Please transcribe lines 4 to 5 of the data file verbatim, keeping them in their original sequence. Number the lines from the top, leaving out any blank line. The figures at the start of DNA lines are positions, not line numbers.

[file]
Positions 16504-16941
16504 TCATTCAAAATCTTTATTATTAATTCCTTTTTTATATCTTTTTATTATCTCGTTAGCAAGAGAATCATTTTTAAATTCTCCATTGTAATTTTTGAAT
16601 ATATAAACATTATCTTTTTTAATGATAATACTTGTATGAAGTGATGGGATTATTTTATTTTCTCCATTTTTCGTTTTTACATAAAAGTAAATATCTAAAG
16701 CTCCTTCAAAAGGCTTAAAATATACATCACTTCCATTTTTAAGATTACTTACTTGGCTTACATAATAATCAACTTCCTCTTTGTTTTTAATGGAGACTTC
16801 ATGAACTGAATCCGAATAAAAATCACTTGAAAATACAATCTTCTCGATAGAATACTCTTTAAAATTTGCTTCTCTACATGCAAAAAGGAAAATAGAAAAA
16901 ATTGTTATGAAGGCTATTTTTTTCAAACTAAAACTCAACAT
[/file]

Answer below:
16701 CTCCTTCAAAAGGCTTAAAATATACATCACTTCCATTTTTAAGATTACTTACTTGGCTTACATAATAATCAACTTCCTCTTTGTTTTTAATGGAGACTTC
16801 ATGAACTGAATCCGAATAAAAATCACTTGAAAATACAATCTTCTCGATAGAATACTCTTTAAAATTTGCTTCTCTACATGCAAAAAGGAAAATAGAAAAA